According to PhillyVoice on August 31st:
Philly’s infrastructure problem may be even worse than you think. There have been 2019 sinkholes reported this year – around one for every mile of road Philadelphia has, one city official said.
Newsworks talked to Streets Commissioner David Perri, who attributed the nearly 20 percent increase in sinkholes over last year to “extreme bouts of cold weather.”
Water froze under the roads during the winter, leaving space that can collapse in on itself when the ice thaws. Geological forces that that city can’t control also contribute to the number of sinkholes each year.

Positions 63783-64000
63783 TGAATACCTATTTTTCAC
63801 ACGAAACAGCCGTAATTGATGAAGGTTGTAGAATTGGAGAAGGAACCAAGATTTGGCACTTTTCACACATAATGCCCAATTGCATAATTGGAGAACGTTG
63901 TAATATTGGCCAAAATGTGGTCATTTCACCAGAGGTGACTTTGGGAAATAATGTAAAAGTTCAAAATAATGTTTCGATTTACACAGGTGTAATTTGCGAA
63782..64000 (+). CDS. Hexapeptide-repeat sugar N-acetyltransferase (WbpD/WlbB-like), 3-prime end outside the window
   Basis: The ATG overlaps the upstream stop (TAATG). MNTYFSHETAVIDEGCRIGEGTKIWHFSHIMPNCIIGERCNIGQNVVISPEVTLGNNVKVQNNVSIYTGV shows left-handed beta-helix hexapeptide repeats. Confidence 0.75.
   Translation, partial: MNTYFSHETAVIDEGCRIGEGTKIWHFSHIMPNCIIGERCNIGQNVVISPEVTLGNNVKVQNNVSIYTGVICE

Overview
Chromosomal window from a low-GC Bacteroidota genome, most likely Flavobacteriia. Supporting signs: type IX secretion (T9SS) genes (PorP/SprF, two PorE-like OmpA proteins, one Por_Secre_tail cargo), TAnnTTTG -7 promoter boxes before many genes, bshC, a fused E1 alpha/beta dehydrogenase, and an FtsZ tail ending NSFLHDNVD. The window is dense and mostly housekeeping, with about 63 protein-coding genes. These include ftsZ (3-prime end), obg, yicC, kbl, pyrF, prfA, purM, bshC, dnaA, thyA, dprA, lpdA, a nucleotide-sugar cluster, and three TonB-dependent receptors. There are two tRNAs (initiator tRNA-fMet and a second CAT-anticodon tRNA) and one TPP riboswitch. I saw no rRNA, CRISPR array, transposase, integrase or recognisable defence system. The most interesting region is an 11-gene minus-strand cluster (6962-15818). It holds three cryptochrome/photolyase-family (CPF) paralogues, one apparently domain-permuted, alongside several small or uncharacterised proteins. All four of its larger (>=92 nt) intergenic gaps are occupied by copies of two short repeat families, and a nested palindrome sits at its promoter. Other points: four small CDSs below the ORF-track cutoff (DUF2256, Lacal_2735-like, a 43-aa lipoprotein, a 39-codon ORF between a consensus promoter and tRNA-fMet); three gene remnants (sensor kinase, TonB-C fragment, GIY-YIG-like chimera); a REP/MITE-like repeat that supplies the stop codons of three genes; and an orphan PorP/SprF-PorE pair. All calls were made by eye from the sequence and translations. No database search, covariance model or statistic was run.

One thing that the city can control is its water system. Philadelphia’s sewer system dates back to the 1800s in some sections. Last week, for example, a massive sinkhole in Kensington was linked back to a broken water main constructed in 1886.
The city’s water department replaces about 22 miles in its 3,100-mile network of pipes each year. Meanwhile, the department is working toward its goal of replacing all pipes more than a century old.
Until then, drive carefully and watch your step.